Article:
There has been serious precipitation for ten hours now and if the weather heats up just a tad, I might go for a swim in the back garden – no I
don’t have a swimming pool :o) I may have to take a trip to a laundry and throw the dog beds in a drier. I think one of them has gone out, got soaked and came back into bed. Although, as the sun comes up – or as it gets light – things tend to change and I might be able to get them dry during the course of the day.
You would think that with all this wet stuff, grass would be knee deep and I dare say in other parts of the State ( Adelaide, the Adelaide Hills region and the South East) it would be. Here we do not have grass – ever. We have saltbush. Yes there is grass but not natural – it’s grass on well manicured lawns. Even this is dying out as water costs continue to rise and a government that is so strapped for cash, it wants to charge water fees if we have a rainwater tank and use the water we have collected. They are charging farmers for the amount of water they have in their stock dams. Well, yes, the State Government acknowledges that the water falling from the sky belongs to G-d, but once it hits South Australia – it belongs to them :o)
I’m good. I really am good. They say that Bougainvillea are hard to kill – don’t you believe it. Anyway, the plants I bought from the Garden Shop are dying, but the two I bought from the hardware shop are surviving. I have found this before, that some things from the Garden Shop do not survive as they should and things from “unusual” sources do. Also I have to say ‘rejoice with me” because my Sturt’s Desert Pea is starting to bloom. There are buds and a few early flowers and when they burst out I’ll take some photographs with the Desert Rose in the background. At the moment the Desert Rose has about five flowers on it, but as I said before they are so delicate they do not last for very long. The interesting thing is that the Gardner at the Arid Lands BG told me that the Desert Pea will only last for a year. If I wanted another flowering I would have to get another plant. However, mine last year didn’t die and after dying back, as opposed to dying off – resurfaced again and now it is about to flower. I am told that this is unusual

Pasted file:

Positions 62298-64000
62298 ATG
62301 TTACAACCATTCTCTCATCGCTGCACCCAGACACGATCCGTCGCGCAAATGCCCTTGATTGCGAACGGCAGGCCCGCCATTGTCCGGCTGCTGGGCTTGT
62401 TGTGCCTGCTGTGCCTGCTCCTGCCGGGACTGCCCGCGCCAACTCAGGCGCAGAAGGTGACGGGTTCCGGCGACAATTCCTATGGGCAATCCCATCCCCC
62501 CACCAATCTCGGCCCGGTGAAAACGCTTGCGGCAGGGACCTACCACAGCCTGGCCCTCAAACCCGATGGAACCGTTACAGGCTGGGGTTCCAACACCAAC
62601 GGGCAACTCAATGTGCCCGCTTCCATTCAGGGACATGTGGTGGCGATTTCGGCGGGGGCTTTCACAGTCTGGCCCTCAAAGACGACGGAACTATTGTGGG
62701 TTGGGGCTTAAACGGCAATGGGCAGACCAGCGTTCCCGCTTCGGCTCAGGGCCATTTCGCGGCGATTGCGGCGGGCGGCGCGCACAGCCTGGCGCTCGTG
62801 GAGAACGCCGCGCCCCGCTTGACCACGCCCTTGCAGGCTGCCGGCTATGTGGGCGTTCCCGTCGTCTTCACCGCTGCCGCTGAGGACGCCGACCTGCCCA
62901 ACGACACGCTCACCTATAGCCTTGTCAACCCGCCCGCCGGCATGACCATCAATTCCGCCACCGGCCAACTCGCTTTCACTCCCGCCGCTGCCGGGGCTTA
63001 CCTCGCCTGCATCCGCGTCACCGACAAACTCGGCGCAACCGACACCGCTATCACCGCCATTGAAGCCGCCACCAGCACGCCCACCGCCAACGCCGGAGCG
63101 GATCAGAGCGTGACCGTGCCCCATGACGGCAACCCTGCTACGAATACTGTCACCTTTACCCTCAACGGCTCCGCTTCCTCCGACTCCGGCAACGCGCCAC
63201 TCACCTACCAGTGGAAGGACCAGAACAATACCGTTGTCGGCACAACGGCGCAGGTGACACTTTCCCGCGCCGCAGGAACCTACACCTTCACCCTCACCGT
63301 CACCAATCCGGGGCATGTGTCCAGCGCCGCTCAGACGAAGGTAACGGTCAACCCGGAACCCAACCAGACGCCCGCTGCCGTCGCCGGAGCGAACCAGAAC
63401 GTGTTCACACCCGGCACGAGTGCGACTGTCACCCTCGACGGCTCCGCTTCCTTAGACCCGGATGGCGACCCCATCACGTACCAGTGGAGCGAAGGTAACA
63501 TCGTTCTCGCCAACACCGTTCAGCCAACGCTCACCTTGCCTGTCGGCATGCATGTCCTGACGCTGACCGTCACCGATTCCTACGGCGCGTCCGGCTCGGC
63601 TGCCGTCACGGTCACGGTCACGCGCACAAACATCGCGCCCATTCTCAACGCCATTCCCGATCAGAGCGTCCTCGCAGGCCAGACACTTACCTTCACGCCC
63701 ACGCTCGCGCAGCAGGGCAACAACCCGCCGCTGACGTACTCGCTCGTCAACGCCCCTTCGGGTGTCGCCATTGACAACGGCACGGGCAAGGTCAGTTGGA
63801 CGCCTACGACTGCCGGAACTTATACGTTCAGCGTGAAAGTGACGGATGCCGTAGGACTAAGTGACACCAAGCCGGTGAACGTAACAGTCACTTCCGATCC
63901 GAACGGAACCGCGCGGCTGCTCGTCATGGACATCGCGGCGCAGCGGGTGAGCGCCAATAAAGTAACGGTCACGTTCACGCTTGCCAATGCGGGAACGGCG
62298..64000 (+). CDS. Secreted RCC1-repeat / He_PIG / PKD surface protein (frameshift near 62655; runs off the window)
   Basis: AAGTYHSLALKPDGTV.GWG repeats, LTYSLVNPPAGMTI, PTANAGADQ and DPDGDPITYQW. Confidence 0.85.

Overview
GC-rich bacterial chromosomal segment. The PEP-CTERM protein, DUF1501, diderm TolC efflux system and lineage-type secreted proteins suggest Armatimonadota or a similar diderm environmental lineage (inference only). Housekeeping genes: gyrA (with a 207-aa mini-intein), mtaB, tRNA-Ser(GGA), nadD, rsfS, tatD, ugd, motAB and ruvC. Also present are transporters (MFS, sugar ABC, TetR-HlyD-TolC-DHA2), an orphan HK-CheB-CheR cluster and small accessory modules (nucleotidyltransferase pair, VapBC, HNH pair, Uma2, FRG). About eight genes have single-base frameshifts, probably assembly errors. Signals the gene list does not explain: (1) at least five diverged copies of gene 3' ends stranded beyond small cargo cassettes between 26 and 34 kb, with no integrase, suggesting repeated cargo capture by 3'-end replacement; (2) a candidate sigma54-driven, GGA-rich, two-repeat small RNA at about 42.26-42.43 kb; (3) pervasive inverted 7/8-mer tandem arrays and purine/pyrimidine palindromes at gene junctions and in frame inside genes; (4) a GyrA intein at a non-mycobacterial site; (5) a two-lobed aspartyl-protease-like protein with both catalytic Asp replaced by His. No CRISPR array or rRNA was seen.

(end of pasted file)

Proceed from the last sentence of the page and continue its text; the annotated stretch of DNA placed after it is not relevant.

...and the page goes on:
I have completed a nine page report and sent it to Adelaide. I have chosen a hotel equidistant between the two venues and far enough out of the way to wind down at night in preferred isolation. I just like to be on my own. It allows me to write up my notes and thoughst for the day, spend some time reading, eating and then bed. It’s not that I am anti-social but after spending all day with a group of people I prefer to be on my own for a while – and besides, there is the traditional Dinner along with the traditional group photograph – and no. I don’t go to the dinner either. :o)
Well, ok then, perhaps just a tad anti-social. As I have said before, this is a metro-centric State and they are the Adelaide Boys Club – I really do not have anything in common with them – at least nothing we could sit down with a glass of wine and socially chat about for an evening. Yes I will have a glass of wine and some cheese and either read, work on my notes, start writing up my report for the Magazine or listen to music – and that’s generally how I will spend much of the week – exciting – yes??
The wonders of a modern society: you pack your clothes and papers then you pack another bag with all your electronic devices – laptop, pad, phone, camera – and because you are away for a while – you also need to pack all the chargers. How did we manage in the past ? :o)
One thought on “Garden, Hugs and anti-social me.”
Wow! Your water people sound like our electric people.
If you install solar, you have to pay a fee to the electric company for not using their electricity. OK, so you can sell your extra power back to the electric company, but golly if you don’t have to pay a fee for that, because they have expenses if they have to take your power. There is no storage capacity, per se in solar cells, so you either have to shut down if you get close to available capacity or sell it to the electric company. Either way, in a severely sunshine state, you pay through the teeth for electric generating sun beams.
Contrats on the rain, BTW. We’ll take some of it if you want to send it our way.